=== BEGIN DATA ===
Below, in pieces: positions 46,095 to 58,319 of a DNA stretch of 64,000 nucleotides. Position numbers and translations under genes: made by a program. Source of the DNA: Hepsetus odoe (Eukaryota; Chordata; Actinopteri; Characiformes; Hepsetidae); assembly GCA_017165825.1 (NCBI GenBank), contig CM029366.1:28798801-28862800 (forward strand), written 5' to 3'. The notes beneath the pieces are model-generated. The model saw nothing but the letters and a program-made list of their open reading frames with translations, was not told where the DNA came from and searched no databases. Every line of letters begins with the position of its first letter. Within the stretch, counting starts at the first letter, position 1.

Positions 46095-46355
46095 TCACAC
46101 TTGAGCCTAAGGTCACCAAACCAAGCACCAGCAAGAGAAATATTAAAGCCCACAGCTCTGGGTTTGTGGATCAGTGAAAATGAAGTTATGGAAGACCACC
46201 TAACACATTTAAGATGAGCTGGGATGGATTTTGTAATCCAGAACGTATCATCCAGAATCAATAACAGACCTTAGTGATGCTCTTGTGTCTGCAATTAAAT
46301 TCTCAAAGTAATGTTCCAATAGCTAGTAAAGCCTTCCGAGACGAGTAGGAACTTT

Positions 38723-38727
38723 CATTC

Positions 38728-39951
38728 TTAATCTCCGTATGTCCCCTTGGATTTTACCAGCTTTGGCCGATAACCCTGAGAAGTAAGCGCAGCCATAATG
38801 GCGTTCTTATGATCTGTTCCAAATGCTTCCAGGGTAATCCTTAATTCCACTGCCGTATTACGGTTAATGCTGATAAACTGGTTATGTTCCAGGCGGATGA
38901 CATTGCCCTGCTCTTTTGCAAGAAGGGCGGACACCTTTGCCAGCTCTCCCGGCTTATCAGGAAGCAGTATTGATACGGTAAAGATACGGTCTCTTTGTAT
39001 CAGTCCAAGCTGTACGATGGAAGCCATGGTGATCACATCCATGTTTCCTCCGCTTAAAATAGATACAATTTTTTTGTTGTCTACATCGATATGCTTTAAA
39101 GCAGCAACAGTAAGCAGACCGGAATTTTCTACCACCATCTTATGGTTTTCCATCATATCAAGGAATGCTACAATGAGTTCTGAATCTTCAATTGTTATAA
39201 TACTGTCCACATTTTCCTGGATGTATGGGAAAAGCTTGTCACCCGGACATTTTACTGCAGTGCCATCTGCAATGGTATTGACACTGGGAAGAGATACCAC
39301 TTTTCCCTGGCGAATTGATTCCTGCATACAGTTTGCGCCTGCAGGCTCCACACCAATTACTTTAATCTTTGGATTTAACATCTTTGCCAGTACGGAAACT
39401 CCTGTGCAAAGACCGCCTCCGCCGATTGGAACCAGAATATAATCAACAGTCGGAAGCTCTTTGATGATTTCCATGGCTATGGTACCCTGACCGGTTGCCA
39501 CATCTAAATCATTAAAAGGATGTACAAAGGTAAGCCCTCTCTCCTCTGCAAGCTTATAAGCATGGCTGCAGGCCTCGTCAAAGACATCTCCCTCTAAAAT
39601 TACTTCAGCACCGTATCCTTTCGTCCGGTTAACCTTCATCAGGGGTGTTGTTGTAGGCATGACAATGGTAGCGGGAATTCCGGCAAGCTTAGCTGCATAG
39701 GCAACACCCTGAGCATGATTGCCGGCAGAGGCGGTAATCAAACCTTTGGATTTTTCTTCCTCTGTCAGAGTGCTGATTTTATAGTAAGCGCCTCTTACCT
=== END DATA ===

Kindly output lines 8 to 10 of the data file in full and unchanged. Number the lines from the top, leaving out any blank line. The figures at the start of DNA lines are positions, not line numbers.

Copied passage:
38723 CATTC

Positions 38728-39951
38728 TTAATCTCCGTATGTCCCCTTGGATTTTACCAGCTTTGGCCGATAACCCTGAGAAGTAAGCGCAGCCATAATG